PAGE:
i also had one of these fish. The problems are they are all live caught, they are then more often then not starved in the transition and most fish stores dont provide the food the eat so they suffer more. Some never eat again after captivity, they just don't adjust. They eat pods, you can and it's suggested that if you have one of these fish to set up a pod breeding tank. I don't know how they survive on such tiny food but they rarely will accept anything else. I belive you can buy pods in places, not around here but on the internet and stuff. Or if you live by the ocean you can get some water and it'll prob have some in it. I tried mine on everything, drove to the ocean got more pods but he was to far gone all ready. They are supposed to be plump looking. If their belly is sunk it's not a good sign. Or if you can see a horizontal line on their side it's bad to. You should see him eating at the store before you buy them, mine wasn't and he lasted about a month. If you have a large tank he may find enough food for awhile but you will likley have to add more pods. They are like humminbirds, they eat nonstop. http://joshday.com/mandaringoby.htm that site has a set up for growing pods and supplies you'll need. He's trying to keep the fish in a small tank and supply all it's food, after some trial and error he gets a pod growing set up. I hope your fish survives. In my opinion they are one of the most beautiful fish out there.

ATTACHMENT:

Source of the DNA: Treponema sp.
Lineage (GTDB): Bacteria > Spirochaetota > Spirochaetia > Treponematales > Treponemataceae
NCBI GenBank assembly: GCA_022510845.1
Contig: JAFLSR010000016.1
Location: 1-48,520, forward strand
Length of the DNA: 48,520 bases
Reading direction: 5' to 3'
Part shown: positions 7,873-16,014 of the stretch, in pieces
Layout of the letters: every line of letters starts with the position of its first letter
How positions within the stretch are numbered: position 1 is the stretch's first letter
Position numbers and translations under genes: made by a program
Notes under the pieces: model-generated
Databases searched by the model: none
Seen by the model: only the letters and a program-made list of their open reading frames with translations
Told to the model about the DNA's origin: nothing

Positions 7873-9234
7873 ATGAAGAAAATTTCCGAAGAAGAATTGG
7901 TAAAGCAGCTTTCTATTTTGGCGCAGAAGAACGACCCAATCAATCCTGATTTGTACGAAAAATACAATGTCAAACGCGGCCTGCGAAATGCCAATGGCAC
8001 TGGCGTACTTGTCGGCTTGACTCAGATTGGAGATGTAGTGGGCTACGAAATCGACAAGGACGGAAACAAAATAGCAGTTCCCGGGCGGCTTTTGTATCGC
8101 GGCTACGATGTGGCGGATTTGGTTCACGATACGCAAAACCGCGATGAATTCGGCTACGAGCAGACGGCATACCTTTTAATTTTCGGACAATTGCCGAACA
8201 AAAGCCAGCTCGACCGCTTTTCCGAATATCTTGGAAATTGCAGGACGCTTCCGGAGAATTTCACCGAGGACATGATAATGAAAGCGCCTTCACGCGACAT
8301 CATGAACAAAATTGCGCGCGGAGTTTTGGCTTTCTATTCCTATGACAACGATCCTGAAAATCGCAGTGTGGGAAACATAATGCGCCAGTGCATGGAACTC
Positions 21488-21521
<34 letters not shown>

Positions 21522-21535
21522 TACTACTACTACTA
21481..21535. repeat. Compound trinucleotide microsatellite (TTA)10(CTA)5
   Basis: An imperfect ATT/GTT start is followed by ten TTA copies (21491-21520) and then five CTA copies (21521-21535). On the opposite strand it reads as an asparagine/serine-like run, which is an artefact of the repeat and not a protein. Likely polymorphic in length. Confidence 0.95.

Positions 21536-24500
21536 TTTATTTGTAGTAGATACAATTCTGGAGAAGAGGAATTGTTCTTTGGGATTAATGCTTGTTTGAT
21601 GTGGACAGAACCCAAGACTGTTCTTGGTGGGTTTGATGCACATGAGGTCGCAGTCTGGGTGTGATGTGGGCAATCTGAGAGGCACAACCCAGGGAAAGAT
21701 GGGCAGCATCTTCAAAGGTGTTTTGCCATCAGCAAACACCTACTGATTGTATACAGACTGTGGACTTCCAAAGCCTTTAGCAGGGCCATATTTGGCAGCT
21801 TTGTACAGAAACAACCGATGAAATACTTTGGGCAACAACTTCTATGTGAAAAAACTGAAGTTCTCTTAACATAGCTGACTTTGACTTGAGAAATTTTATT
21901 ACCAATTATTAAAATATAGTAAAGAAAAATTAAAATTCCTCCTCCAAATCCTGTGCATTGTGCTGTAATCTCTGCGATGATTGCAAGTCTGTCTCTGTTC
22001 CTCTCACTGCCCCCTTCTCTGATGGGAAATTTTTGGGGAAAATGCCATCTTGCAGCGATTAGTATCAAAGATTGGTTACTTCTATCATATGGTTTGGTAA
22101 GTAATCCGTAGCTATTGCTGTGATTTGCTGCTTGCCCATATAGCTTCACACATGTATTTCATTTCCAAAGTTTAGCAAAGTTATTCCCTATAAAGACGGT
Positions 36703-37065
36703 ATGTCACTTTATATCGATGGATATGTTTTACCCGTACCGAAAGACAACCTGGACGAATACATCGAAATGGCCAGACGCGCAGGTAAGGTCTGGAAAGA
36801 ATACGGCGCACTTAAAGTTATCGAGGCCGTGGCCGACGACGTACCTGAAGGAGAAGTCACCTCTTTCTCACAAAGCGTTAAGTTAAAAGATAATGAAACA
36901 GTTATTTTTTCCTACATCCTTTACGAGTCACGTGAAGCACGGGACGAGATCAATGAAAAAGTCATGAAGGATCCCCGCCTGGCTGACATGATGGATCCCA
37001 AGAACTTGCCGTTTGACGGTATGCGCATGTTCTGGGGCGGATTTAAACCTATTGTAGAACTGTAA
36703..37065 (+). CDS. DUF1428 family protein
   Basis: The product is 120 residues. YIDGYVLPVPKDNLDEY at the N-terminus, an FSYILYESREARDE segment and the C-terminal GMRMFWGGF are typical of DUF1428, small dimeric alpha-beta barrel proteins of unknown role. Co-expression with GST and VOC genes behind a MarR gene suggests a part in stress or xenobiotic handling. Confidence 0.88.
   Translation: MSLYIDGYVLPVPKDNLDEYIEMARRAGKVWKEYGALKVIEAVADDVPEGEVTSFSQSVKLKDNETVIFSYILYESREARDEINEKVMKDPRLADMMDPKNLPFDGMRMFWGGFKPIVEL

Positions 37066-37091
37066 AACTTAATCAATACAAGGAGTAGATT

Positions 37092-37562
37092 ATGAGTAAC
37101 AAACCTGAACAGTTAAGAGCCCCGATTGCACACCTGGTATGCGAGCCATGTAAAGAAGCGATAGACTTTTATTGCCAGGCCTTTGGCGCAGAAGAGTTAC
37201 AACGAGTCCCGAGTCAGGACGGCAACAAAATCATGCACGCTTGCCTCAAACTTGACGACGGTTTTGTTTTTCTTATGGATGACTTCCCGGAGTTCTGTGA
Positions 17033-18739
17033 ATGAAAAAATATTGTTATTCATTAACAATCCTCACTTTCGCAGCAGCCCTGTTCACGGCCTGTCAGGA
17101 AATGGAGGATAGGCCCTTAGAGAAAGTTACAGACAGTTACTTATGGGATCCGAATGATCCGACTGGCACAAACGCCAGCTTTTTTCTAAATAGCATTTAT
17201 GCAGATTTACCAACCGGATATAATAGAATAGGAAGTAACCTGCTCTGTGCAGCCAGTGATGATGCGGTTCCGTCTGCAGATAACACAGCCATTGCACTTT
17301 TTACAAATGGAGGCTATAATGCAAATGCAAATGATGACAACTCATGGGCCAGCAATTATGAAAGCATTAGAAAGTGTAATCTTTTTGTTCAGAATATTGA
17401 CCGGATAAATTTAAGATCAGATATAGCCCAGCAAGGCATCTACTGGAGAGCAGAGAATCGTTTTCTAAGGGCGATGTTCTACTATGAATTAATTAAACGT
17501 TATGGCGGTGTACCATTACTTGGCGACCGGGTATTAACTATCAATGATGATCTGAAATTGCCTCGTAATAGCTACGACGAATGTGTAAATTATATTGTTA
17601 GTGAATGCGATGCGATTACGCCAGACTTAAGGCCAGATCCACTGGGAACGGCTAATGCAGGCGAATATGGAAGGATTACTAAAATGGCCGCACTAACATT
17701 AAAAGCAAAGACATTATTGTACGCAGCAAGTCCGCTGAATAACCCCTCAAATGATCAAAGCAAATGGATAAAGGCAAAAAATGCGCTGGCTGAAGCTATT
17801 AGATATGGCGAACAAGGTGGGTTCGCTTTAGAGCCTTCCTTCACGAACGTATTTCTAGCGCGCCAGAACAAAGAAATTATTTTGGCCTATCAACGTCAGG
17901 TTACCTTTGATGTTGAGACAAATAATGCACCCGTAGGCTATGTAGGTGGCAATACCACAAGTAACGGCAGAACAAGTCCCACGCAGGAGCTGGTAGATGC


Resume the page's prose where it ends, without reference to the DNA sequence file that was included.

Okay everyone has their own opinion on this here is mine.. Although I do not have a mandarin I do have a scooter dagonet pritty much same family everyone and their brother has told us he will not survive due to our tank being so young. I purchased this little guy skin and bones for 5 dollars at a fish store feeling sorry for the little fella figureing well atleast I could give it a try. We have had him for about 3weeks maybe a little more.
we knew we had copepods in our tank we could see them tons of them so we knew he would have plenty to eat. Someone whom I trust said try feed him Arcti-Pods.. well due to the price I decided to wait..he has been feeding well and gaining weight...he has just started eating the frozen brine shrimp two days ago... :lol: